Archive for Thursday, January 10, 2008

County legislators have Holcomb in their sights

Lansing State Rep. Kenny Wilk gestures while making a point at the City of Lansing's Legislative Breakfast on Friday, Jan. 5. At Wilk's left is State Rep. Candy Ruff. Along with Wilk and Ruff, State Sens. Mark Gilstrap and Roger Pine attended the annual event.

Lansing State Rep. Kenny Wilk gestures while making a point at the City of Lansing's Legislative Breakfast on Friday, Jan. 5. At Wilk's left is State Rep. Candy Ruff. Along with Wilk and Ruff, State Sens. Mark Gilstrap and Roger Pine attended the annual event.

January 10, 2008

Holcomb is more than 300 miles from Leavenworth County, but Leavenworth County legislators say they won't distance themselves from the debate surrounding the proposed construction of two coal-burning electric plants in Finney County.

Four lawmakers, State Sens. Roger Pine and Mark Gilstrap and State Reps. Kenny Wilk and Candy Ruff, were in Lansing on Friday for an annual pre-session breakfast with city officials. While there was plenty of talk about local issues that will be debated in the 2008 Legislature, the morning's dominant topic was Kansas Department of Health and Environment Secretary Rod Bremby's decision in October 2007 to deny permits to allow construction of two 700-megawatt plants outside of Holcomb.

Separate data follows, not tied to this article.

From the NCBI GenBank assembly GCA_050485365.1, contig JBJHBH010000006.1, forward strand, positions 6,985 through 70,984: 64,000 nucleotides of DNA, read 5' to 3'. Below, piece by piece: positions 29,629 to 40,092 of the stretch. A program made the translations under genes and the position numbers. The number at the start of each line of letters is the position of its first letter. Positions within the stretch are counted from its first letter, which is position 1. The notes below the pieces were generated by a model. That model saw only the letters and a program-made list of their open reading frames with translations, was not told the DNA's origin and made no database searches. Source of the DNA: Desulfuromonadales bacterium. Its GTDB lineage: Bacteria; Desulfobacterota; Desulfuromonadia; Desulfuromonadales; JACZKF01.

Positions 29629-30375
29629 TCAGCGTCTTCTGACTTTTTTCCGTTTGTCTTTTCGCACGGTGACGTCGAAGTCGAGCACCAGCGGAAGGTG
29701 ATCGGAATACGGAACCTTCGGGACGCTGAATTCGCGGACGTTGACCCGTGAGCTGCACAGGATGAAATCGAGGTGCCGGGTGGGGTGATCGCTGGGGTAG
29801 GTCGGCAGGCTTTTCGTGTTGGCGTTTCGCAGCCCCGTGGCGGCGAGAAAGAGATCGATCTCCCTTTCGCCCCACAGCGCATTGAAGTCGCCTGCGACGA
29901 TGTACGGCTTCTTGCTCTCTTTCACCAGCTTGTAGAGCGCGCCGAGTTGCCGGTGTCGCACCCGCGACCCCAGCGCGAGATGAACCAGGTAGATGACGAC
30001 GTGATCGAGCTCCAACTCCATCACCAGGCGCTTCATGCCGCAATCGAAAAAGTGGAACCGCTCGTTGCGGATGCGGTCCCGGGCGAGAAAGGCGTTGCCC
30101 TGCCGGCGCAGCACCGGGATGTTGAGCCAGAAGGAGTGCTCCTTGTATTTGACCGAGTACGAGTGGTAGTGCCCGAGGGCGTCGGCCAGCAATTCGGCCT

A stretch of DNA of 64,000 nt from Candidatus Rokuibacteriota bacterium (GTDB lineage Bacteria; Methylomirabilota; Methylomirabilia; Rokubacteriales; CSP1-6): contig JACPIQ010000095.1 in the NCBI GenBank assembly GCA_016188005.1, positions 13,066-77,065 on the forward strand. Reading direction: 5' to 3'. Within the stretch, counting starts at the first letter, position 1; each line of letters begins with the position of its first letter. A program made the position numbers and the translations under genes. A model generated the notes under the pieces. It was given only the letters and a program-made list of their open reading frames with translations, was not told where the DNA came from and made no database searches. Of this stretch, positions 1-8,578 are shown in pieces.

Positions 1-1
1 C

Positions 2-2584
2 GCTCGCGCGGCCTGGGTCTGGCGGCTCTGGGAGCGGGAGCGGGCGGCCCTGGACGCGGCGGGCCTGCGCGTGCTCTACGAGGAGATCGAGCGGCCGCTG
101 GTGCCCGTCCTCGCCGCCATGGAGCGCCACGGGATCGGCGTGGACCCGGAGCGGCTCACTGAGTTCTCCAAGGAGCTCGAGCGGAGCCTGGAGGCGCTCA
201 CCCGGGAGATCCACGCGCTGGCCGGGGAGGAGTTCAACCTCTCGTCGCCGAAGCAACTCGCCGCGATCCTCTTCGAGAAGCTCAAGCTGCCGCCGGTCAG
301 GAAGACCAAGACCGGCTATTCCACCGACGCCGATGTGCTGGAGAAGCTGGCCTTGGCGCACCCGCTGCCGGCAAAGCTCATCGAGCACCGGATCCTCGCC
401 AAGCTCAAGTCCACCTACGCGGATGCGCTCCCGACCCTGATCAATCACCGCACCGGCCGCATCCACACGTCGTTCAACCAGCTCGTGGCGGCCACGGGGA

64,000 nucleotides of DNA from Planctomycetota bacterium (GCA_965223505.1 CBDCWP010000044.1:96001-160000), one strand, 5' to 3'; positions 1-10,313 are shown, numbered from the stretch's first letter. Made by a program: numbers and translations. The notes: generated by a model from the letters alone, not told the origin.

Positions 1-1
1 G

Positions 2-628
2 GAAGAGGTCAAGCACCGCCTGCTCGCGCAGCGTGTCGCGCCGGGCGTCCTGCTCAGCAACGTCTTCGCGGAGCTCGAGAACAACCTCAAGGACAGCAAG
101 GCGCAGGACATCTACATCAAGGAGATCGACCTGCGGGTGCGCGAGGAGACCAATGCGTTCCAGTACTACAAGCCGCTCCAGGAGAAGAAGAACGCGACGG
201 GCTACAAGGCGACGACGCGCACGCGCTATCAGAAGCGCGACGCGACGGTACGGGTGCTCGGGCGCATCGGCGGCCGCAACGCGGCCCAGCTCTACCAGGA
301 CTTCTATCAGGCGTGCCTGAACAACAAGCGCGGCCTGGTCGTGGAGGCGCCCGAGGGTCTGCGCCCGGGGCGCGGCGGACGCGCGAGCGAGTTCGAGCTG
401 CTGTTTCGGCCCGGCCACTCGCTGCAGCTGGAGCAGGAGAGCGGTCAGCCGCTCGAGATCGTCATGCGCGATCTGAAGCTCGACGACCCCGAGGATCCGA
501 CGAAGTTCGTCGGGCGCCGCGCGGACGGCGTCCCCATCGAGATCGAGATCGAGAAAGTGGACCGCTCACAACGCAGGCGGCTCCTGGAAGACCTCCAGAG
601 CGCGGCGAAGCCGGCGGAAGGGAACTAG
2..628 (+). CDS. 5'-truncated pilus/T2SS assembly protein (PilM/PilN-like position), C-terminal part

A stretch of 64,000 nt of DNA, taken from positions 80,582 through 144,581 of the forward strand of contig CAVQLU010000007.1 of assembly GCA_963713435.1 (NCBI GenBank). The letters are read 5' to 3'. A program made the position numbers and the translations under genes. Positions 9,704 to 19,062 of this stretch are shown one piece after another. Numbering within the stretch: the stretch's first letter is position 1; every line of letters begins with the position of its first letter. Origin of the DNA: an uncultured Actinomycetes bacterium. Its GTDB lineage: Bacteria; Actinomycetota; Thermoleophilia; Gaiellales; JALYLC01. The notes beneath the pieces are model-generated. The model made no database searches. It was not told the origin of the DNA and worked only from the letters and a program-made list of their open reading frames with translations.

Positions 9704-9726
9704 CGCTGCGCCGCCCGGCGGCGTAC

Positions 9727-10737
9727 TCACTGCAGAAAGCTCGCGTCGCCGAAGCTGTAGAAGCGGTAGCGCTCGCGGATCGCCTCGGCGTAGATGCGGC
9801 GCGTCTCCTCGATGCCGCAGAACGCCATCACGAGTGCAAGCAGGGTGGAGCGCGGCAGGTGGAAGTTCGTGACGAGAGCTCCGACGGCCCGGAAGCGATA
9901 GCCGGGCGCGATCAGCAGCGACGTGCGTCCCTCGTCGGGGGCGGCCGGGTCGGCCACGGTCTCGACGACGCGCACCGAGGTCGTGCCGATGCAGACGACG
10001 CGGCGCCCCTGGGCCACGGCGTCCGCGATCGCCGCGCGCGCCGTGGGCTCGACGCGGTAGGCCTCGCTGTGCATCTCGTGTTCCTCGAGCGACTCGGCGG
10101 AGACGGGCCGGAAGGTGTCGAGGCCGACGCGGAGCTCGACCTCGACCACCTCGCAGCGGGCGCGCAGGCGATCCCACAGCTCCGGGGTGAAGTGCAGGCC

Wilk, R-Lansing, said the topic would be the marquee issue of the session, which begins Jan. 14.

"There's a lot riding on this, and it's not just the fact the permit was denied," he said.

Among the underlying issues, Wilk said, was the separation of powers between the legislative and executive branches.

"In my view, the decision that's been made is not based upon any statutory authority. It is an arbitrary decision," Wilk asserted. "And the legislative branch of government has a decision to make: Do we stand by and let the executive branch make up the rules or do we reassert our power?"

Pine, R-Lawrence, distanced himself from many of his Lawrence constituents who fought against the plants on environmental grounds.

"It's hard for me to walk away from something like Holcomb when it would generate over $3 billion worth of economic development in an area that's difficult to find things to increase economic development," he said.

Ruff, D-Leavenworth, said she was on the opposite side of the fence from her fellow Democrat, Gov. Kathleen Sebelius, who has supported Bremby's decision.

"I tell you we're going to have a huge fight about this Holcomb plant," said Ruff. "But I'm kind of with Roger Pine on this one - you know, it ain't easy being a Democrat sometimes."

Ruff, however, said she wasn't alone among Democrats in her view of the issue.

"I'm certainly going to be supportive of whatever we can do to get that plant up and going in Holcomb, and I just want you to know a lot of Democrats in our caucus feel the same way I do," she said.

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